Picks and Pans Review: The Letter

UPDATED 01/12/1998 at 01:00 AM EST Originally published 01/12/1998 at 01:00 AM EST

by Richard Paul Evans

This volume concludes Richard Paul Evans's Christmas Box trilogy (which is not as seasonal as it sounds). And hallelujah: Readers shouldn't have to suffer the overwrought prose, flimsy characters, and contrived plotting of this series.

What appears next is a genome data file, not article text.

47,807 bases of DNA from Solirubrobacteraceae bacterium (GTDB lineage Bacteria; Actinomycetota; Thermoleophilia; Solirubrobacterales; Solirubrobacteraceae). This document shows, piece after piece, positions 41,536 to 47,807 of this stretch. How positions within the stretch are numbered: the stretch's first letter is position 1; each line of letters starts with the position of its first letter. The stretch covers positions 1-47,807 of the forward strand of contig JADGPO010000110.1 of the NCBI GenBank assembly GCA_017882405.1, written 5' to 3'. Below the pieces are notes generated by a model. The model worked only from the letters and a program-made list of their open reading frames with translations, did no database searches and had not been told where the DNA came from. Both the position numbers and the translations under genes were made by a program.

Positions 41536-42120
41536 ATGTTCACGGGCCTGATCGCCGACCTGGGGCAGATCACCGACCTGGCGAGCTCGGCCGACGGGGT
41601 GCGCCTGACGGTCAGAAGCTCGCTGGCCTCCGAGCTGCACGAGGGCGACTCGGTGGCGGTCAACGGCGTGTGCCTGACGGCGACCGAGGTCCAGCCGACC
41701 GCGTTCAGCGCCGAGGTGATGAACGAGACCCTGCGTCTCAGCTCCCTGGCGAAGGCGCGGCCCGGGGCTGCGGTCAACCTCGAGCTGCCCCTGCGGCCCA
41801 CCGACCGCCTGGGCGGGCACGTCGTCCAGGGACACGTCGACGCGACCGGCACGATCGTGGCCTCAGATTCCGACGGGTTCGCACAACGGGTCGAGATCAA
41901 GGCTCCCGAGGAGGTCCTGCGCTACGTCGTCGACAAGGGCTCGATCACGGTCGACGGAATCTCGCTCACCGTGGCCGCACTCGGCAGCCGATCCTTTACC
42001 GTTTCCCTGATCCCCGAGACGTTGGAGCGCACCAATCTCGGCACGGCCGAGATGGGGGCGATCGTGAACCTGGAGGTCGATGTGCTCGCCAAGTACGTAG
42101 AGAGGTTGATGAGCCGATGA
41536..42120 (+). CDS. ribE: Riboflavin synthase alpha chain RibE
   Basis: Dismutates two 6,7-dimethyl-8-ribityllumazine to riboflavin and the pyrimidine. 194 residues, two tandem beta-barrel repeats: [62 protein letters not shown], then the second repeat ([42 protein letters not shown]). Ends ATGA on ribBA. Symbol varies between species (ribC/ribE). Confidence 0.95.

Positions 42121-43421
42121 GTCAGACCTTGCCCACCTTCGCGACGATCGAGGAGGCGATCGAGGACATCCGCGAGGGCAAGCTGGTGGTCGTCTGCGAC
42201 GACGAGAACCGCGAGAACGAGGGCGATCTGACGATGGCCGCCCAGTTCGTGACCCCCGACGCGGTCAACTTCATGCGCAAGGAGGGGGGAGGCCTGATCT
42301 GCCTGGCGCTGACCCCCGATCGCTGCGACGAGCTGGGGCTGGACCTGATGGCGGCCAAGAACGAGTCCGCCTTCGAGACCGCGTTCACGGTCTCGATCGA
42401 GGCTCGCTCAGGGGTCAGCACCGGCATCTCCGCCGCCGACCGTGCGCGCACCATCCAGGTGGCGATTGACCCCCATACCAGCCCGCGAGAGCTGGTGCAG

The Letter opens in 1933 with MaryAnne Parkin's decision to leave her husband, David, who, we are told, has been ignoring her for 20 years. Alone, David attempts to find his mother, who abandoned him as a child. His quest turns out to be fruitless, but he does meet a bratty society girl who nearly makes him forget his wife. In fact he seems barely to miss her. And since MaryAnne is absent for most of the book, her sadness doesn't register either, so the couple's eventual reunion is hardly moving. Similarly, when David gets beaten senseless while fighting a group of racist yahoos who are digging up the grave of his black friend, the only response is relief, since everyone knows that such melodrama—in derivative, wannabe tragedies like this one—is a sure sign that The End is near. (Simon & Schuster, $15.95)

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